When you first start out, you might not realize it, but every person you come into contact with – they are a potential client, they are potentially a person that you can build a relationship with, they are someone who you might start a company with. This piece of knowledge can take you far, and it did for 24 year old commercial photographer and creative director, Eric Phan.
Eric got his start in photography documenting musicians, and eventually moved on to working on commercial projects for athletes, fashion brands, and more. In this interview, Matt Moloney sits down to chat with Eric Phan about his photography career from his start to where he’s at now. Continue below to learn more about Eric Phan.
Matt: So whenever I sit down and think about questions for interviewing creatives, I’m always drawn to the subject’s background – where your from, what you did for fun growing up, etc… Tell me about where it all started for you.
Eric: Yeah, so I grew up in Upstate New York, in Rochester and I guess for me as a kid, I enjoyed playing video games like Call of Duty and I think that’s kind of what sparked my creativity. After playing video games for a little while, I got into make Call of Duty edits and montages and things like that. I would edit in Sony Vegas and just compile quick-scope clips, nukes, things like that just for fun.
After I did some of the video game edits for fun, I didn’t really touch a camera or video ediitng for a few years. I think I got back into it in high-school; I started playing soccer and I had a friend that was really good, he was an All-American and he would make youtube videos and went viral a bunch, even got put in an Adidas commercial, so that was really cool to me and I started putting together a bunch of soccer videos. I made a bunch of unboxing videos and stuff like that with my brother and one of my friends, and then after that I never really thought about doing photo/video as a career until about half way through college.
M: Once you got to college and became interested in photo/video again, were you consciously trying to do sports videos or work with athletes?
E: It kind of just happened honestly. So, I used Photo Editing Services the camera in college at first to do social media stuff, but I wasn’t that good at it, but I was really passionate about social media and just putting stuff out there. I actually went to college as pre-Law / History major at St. John Fisher College and funny enough – the Buffalo Bills’ training camp is located there and I actually met most of those guys before I had ever went to a training camp to shoot.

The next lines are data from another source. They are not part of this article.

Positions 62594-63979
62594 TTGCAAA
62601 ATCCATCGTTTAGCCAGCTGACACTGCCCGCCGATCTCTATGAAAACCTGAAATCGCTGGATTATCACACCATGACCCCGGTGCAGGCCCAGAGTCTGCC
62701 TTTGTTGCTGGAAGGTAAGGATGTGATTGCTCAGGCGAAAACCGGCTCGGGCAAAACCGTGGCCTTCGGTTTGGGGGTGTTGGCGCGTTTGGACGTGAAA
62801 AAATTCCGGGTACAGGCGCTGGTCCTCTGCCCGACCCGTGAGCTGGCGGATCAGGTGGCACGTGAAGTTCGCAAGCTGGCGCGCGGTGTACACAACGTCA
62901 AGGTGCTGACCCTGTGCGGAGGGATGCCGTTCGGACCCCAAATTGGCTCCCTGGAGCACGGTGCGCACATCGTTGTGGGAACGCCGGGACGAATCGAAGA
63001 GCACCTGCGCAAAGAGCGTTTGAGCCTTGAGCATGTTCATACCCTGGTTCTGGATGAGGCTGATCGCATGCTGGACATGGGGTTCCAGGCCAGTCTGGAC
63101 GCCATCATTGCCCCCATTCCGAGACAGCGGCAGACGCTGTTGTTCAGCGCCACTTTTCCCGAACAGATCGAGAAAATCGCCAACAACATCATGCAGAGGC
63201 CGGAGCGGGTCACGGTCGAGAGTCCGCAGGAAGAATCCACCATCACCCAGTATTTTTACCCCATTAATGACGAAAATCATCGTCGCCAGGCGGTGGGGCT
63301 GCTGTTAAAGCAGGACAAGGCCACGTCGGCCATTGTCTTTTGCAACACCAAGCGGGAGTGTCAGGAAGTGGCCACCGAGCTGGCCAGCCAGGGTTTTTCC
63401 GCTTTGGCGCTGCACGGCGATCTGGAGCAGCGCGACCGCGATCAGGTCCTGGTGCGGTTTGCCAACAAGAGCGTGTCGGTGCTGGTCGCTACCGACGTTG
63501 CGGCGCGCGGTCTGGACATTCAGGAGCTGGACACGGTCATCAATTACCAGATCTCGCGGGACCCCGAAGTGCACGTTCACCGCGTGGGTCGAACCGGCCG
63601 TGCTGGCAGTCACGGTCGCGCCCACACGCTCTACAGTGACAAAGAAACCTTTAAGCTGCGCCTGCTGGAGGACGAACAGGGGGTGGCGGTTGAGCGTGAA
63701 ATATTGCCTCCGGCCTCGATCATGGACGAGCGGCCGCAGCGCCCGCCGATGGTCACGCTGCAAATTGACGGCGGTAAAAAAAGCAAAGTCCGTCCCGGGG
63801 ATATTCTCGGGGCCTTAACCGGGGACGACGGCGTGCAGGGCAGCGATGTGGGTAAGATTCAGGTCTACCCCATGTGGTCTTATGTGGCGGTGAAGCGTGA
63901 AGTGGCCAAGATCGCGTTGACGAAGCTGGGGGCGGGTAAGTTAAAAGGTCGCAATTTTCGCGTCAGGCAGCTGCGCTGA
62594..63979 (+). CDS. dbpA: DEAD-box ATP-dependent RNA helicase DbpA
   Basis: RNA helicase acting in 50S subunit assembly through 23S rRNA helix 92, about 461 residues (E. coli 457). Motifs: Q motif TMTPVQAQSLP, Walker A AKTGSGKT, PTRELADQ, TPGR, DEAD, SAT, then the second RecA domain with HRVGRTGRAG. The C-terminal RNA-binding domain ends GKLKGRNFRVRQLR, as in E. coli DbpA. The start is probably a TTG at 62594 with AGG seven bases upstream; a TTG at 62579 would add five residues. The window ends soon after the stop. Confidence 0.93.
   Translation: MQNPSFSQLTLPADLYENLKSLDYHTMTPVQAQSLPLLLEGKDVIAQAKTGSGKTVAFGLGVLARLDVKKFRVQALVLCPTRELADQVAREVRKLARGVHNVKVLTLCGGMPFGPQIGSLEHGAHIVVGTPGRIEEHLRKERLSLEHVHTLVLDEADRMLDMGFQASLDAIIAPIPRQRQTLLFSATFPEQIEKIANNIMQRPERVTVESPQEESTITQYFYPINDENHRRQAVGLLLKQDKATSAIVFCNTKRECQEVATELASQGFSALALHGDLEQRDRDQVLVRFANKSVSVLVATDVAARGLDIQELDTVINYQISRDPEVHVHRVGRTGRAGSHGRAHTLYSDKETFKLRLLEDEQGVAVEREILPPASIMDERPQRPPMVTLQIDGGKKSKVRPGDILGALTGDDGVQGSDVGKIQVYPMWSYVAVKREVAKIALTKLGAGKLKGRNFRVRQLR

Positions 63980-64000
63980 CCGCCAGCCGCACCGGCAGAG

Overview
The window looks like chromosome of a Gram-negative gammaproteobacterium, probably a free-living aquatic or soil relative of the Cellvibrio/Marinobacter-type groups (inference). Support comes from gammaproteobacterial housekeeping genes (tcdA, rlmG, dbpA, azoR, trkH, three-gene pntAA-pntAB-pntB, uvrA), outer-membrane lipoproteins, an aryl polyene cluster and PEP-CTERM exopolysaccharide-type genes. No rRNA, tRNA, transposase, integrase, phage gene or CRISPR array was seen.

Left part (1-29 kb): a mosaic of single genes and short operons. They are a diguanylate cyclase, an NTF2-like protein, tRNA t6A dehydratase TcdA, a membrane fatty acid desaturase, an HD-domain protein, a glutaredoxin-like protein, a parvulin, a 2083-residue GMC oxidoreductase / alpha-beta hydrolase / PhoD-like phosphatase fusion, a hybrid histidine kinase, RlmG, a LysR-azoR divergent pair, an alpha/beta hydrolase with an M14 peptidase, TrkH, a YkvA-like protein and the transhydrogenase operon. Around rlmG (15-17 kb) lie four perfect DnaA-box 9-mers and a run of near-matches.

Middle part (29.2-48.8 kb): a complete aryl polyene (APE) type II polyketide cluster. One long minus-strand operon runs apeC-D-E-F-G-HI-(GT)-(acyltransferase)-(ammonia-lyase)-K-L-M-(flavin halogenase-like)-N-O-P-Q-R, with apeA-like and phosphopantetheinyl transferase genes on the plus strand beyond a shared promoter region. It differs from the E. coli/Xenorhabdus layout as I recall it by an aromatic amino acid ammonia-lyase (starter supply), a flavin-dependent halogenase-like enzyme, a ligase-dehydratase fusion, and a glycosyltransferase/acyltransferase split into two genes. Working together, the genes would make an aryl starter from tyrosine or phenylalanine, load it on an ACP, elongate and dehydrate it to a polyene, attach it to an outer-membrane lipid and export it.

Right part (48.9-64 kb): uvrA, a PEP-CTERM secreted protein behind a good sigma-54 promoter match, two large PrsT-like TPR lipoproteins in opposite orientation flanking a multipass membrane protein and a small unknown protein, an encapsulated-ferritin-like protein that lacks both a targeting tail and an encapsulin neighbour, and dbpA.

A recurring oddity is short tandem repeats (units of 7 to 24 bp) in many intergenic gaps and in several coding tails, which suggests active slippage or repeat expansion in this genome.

I ended up switching to Media & Communications right before my senior year but my first real photography gig was in my sophomore year, and it was actually for Migos – after that concert I was hooked. I knew who the opener was going to be and I told him, ‘let me shoot for you, I know I’m new but I’ll get you whatever photos you need’ – I just needed to get in because I knew I’d figure out a way to shoot with Migos after.
I was super fortunate, I was put on very early, I met everybody and got close to them, and then second time they came back in town, I shot for them again, and they put me on to a bunch of other people.
M: This was still in New York right? Was it a local venue?
E: Yeah, it was a local venue that I knew about – the perfect spot and it just worked out really well.
M: That’s so crazy that you say that because so many people always ask how to get involved with more concert photography and how to shoot more musicians and things like that and this is always a main point – knowing the venues and the openers.
E: 100%, man – the local venues are always the best way to get started. They’re much smaller than big city venues, so you really have an opportunity to get closer to the artists and maybe even get backstage with the artists. At local venues it’s always about getting in the room and what you can say – everybody’s trying to do the same thing, it’s competitive so it’s really just how you stand out and differentiate yourself.
E: So the story of how I got in to shoot for Migos the first time is actually pretty funny. I knew the venue guy and so that’s how I got into the venue, but Migos’ private security wasn’t allowing any outside photography – you know how that goes. This is where the networking / finesse comes into play and all about how you differentiate yourself. I told Migos’ security guy, ‘listen man, you have a really dope job, people don’t understand that you’re traveling all over with them, you’re doing all of this cool shit too – let me document and capture you, too.’ He was really intrigued and gave me the go ahead. He basically said that if I took pictures of him on the job then I could get on stage, go on the pit, whatever I want pretty much.
So the main security guard, Jamar, shoutout Jamar – he’s the reason I really got in the first time, and he’s even who invited me to shoot with them again when they came back a year later.
I realized that he’s there for a similar reason as I am – he could be doing security anywhere else, but he chose to work with musicians and be seen and be respected for what he does just like I was.
Honestly this is what really changed my viewpoint and perspective on networking because he’s one of the most amazing people I have ever met – he’s put me on to every big gig I’ve ever had up until like 2 years ago; he really put me on everything. I really didn’t even understand how much he was helping me until afterwards.
Bring it back full circle, the morning after that first concert I shot for Migos, I get a phone call from Jamar saying to check Offset’s Instagram. Offset posted my photo the very next morning. To me, this was insane, this was like the second concert I had ever shot and everybody’s already posting my stuff. I had a bunch other people post my stuff before, but Offset posting it was just really crazy to me, that was my first real big put on.